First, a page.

Intellectual Property Protection | A Brief Insight into the US and China

A country’s Intellectual Property Protection is usually implemented through a system of legislative guidance, administrative control and judicial enforcement. It is governed and administered by interdependent national organisations.

Countries will have different priorities at different times when it comes to IP laws as it is an area of law that is highly sensitive to developments and trends in the marketplace. Nevertheless, the legal bodies and their legislative and legal mechanisms are contained and governed by their own prevailing legal framework.

IP laws, by and large, exist to safeguard the owners’ rights as well as public interests. Nations differ in what they consider the protection of rights on both sides. Countries once again differ in their court hierarchies and how their IP laws are interpreted and applied.

The nation-based nature of IPP is responsible for the divergence of IP practises around the world. For instance, in the US, the patent system is designed to protect inventive activities aimed at promoting scientific progress. The legal system recognises the importance of such activities in technological progress. In the Chinese patent system, the focus is on the dissemination, implementation and development of the technology.

This divergence is due to the US common law regime which differs to the civil law regime in China. Such systematic differences do extend to decisions regarding patent law even if the laws themselves are similar.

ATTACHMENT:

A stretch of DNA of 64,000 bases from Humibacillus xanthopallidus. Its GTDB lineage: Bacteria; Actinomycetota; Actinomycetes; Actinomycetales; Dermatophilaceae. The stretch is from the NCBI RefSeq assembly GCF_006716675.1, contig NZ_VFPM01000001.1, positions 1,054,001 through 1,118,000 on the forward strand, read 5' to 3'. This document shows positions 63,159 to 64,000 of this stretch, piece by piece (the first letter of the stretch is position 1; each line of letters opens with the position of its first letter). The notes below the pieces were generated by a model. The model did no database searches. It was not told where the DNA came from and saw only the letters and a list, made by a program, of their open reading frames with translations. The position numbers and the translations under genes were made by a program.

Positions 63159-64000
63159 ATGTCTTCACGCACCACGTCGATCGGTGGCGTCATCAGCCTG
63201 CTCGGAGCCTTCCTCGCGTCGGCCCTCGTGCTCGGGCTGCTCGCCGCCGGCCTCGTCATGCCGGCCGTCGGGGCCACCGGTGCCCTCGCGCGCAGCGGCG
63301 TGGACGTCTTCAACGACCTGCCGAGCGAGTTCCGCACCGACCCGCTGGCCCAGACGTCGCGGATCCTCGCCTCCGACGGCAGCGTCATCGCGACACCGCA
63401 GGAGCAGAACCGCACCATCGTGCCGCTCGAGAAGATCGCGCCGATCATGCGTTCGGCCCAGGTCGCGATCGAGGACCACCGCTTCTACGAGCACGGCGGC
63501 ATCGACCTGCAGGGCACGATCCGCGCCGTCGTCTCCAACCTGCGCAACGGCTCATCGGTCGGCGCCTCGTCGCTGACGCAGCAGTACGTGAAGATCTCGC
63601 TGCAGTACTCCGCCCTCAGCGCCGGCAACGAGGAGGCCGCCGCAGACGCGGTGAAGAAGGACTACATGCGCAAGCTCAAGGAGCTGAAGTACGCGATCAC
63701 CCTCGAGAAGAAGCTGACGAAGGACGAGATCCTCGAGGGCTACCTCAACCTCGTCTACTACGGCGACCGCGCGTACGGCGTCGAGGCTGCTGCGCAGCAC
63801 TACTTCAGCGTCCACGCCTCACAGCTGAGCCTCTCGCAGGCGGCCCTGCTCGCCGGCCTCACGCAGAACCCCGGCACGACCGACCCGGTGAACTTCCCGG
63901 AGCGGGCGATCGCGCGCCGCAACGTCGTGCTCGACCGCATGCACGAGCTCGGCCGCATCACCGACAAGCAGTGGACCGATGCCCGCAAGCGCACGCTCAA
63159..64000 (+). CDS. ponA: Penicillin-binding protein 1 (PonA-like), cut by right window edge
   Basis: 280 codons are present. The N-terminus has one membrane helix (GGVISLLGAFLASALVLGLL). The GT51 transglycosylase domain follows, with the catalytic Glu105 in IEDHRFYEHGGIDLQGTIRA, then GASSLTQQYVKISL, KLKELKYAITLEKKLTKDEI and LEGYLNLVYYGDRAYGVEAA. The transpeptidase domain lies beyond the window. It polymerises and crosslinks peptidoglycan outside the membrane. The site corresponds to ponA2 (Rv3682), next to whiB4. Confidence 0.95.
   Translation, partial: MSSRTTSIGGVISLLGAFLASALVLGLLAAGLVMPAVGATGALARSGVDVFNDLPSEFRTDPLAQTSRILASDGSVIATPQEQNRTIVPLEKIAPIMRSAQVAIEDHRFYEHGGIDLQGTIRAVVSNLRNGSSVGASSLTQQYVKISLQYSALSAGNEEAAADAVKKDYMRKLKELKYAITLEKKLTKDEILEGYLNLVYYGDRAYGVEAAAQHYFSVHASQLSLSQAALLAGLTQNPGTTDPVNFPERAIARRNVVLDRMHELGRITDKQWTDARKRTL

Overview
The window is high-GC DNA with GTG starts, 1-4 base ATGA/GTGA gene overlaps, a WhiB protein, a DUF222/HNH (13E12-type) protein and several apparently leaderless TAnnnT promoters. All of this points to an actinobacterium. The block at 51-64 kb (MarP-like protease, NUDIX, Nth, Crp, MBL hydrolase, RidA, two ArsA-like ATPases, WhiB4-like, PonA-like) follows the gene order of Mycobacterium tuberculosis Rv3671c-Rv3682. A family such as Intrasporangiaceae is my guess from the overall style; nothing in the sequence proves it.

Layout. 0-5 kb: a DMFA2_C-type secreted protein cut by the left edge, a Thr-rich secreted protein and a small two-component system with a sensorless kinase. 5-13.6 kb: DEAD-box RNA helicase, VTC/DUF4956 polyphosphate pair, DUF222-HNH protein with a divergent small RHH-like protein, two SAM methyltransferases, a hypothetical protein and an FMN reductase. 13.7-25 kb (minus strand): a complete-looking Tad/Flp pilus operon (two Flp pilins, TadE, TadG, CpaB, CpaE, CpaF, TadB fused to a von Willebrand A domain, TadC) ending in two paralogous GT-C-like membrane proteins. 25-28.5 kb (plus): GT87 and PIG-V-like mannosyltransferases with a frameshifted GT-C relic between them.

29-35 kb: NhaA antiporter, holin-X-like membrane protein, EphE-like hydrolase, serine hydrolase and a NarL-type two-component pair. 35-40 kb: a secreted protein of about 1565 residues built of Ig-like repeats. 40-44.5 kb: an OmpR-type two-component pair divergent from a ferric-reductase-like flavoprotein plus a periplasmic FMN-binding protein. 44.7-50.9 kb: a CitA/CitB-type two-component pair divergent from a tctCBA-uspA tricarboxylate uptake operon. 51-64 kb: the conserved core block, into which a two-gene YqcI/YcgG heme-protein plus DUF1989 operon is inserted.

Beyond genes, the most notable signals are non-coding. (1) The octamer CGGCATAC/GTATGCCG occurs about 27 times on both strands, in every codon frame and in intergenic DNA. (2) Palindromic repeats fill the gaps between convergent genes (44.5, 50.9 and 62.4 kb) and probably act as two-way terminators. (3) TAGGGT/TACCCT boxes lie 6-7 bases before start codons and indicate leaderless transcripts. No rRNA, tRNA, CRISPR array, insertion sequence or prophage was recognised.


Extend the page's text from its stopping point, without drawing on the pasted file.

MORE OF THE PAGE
Given that technological development generally (but not always) moves faster than the development of law; the assessment of sufficient or insufficient protection can potentially be derived from the amendments made to the prevailing laws and the time it takes to reach them.

The US is almost alone in granting monopolies to inventors based on the basis of ‘first to invent’. When two or more applicants file a patent for an identical invention, priority is granted to whoever can demonstrate that they were the first. This filing system has, at times, prolonged the granting process–especially when two independent inventors file for identical inventions. Proving who was first can take a considerable amount of time. Most nations grant patents based on who was first to file and not who was first to invent.

While different laws exist regarding inventors’ rights to commercially exploit their inventions, an understanding of the sensitivity with which different legal systems deal with these matters is vital to doing business internationally.

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